In 2015, she received a diagnosis of Asperger’s Syndrome. These late diagnoses are becoming more and more common for adult women as we understand and identify autism not as a institutional disease, but as a sign of neurodiversity.
Women are socialized differently than men in our culture, leading some to argue that the symptoms of autism are not as visible with them. This difference in socialization and cultural expectations either creates the illusion of or is compounded by the assumed fact that the occurrence of autism is lower in females than it is in males.
As we’ve gotten better at identifying autism in women, more are being diagnosed later in life. Saunders used her diagnosis as an opportunity to reach out to women with a similar life experience and founded the Autistic Women’s Collective–a global social network for women on the spectrum and parents of daughters on the spectrum.
Many of the women on this list are on a point of the spectrum where their communication isn’t necessarily limited by their autism. But just because verbal expression is not your preferred modality doesn’t mean you can’t contribute to the world in meaningful ways.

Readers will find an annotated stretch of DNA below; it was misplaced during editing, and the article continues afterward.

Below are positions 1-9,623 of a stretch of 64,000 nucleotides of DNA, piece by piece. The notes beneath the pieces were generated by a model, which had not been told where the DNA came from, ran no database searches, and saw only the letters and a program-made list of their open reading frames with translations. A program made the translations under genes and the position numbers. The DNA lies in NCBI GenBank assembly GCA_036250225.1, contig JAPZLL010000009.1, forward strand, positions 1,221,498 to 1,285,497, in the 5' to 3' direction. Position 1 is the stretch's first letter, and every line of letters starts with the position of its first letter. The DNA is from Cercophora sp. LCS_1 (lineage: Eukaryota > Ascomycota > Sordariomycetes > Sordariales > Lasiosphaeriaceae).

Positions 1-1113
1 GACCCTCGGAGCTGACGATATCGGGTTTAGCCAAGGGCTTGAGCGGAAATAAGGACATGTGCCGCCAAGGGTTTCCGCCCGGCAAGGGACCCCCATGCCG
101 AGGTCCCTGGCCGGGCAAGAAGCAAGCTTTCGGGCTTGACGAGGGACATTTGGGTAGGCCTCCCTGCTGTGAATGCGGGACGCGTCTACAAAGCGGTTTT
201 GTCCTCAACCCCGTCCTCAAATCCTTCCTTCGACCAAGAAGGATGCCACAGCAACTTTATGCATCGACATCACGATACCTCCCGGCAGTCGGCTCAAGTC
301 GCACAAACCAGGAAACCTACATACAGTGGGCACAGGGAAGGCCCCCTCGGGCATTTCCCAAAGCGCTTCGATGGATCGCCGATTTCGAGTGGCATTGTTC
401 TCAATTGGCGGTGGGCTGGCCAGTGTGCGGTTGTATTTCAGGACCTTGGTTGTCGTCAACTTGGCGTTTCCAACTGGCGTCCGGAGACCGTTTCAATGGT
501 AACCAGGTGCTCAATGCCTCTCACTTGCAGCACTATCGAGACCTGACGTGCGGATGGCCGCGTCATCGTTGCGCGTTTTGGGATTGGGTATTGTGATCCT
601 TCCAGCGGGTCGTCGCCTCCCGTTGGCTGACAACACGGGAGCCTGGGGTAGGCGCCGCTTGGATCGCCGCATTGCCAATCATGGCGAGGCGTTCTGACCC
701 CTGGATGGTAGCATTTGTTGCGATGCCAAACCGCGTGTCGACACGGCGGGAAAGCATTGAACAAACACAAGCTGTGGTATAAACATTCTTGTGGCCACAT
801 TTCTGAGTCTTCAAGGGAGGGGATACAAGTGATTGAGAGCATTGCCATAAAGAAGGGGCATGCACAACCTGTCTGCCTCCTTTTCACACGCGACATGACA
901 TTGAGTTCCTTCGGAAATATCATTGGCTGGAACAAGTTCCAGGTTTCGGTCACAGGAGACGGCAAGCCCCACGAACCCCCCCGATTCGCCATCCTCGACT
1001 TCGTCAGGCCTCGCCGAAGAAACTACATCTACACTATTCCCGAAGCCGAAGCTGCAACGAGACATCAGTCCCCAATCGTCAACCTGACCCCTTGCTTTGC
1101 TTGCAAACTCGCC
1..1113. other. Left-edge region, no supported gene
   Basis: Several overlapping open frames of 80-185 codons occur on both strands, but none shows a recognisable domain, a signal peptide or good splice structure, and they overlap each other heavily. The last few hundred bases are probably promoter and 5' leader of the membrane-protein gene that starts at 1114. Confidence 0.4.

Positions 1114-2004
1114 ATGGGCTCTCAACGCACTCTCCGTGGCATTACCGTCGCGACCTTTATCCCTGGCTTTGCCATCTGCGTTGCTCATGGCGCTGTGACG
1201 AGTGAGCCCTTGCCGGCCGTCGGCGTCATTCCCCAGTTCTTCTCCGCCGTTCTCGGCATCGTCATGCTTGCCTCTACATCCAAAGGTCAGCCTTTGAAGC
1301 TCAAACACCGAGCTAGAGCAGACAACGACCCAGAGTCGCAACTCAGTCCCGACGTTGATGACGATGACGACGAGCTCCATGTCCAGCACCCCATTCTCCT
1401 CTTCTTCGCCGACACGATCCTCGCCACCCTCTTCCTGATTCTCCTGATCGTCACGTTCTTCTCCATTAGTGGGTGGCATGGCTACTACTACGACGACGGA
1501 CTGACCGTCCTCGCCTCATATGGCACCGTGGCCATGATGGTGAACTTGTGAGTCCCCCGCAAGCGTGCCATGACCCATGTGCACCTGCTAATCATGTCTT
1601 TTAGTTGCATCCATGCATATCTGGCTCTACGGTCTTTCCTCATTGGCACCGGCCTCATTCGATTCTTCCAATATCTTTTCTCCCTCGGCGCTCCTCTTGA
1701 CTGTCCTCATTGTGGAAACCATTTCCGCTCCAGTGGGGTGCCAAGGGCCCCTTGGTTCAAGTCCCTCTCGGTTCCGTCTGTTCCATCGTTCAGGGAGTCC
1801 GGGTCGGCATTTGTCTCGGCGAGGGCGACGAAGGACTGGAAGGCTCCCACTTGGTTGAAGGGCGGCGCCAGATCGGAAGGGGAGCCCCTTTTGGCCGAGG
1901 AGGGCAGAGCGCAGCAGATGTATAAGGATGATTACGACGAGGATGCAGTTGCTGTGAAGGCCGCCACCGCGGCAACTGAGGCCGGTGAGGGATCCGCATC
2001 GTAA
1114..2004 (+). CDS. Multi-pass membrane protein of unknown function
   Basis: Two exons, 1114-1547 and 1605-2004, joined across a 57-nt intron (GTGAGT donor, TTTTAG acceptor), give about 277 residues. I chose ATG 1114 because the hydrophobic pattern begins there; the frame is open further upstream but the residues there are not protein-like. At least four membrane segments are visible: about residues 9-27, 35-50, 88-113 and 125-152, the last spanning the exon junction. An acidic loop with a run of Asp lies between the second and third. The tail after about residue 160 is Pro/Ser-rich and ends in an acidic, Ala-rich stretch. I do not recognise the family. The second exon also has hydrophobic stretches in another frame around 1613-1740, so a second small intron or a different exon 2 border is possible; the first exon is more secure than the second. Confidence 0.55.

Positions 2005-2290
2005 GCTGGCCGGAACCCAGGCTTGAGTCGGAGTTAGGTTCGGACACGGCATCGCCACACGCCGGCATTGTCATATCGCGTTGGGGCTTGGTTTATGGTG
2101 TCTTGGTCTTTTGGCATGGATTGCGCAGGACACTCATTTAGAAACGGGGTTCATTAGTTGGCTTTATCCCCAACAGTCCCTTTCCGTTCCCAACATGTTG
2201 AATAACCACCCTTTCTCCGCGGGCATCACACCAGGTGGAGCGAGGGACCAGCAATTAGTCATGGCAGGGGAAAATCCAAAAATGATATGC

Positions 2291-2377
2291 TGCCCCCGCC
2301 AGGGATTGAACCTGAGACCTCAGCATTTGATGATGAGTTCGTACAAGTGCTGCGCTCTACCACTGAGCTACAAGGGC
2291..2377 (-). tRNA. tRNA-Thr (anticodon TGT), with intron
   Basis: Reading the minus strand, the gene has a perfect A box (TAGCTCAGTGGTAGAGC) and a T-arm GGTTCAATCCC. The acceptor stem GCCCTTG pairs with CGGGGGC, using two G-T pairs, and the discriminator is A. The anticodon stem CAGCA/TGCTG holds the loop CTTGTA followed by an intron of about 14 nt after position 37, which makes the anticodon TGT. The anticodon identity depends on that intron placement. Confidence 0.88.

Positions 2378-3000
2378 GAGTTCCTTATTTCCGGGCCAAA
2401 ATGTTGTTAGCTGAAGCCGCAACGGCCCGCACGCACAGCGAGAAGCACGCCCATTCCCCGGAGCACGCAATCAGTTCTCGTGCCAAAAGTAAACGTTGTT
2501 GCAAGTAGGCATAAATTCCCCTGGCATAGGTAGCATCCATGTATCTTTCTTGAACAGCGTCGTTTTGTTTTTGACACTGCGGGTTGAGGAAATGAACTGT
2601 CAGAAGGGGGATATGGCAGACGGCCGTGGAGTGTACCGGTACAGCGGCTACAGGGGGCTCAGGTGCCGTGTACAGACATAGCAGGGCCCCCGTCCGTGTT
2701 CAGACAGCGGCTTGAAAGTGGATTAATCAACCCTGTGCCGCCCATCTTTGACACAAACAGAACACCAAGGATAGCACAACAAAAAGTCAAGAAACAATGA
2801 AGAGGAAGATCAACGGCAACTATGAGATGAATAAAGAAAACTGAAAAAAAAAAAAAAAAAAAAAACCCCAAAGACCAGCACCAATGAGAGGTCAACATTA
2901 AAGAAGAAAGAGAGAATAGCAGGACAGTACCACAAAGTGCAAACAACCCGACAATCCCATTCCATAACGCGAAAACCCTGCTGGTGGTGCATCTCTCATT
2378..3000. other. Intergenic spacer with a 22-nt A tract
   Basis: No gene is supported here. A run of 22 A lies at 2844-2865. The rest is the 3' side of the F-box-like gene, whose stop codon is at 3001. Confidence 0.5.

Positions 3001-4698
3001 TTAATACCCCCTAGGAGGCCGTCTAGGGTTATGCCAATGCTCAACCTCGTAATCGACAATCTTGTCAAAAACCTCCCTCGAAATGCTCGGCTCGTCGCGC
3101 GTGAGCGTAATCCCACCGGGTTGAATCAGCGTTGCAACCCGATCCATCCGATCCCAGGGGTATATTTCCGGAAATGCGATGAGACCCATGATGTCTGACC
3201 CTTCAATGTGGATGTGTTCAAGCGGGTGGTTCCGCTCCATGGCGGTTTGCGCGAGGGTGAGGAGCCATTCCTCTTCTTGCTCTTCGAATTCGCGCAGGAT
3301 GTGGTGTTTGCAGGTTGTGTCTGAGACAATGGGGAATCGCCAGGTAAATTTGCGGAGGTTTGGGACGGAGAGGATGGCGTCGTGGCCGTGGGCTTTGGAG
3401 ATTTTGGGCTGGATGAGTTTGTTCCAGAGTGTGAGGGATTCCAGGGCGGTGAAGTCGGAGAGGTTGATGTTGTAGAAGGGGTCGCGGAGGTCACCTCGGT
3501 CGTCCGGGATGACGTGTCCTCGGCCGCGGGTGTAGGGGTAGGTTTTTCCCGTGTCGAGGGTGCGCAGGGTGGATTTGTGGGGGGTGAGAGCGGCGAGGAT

Kim Miller is a living example of that. She was non-verbal as a child, but was able to express herself through art. She would draw pictures to communicate her wants and needs to her family, and her comprehension to teachers at school.
Today she uses art as a powerful form of self-expression. She, and many others on the spectrum, are visual learners. This lends itself to pictorial processing rather than thinking in a string of sentential lexemes.
Her art, which has been featured in many different publications, portrays a full and rich interpretation of the world. She’s earning through her talents, and at the same time making the world a more beautiful and understanding place.
Currently, you can purchase works which have not had their copyright purchased by outside publishers through the Kimpressions online storefront.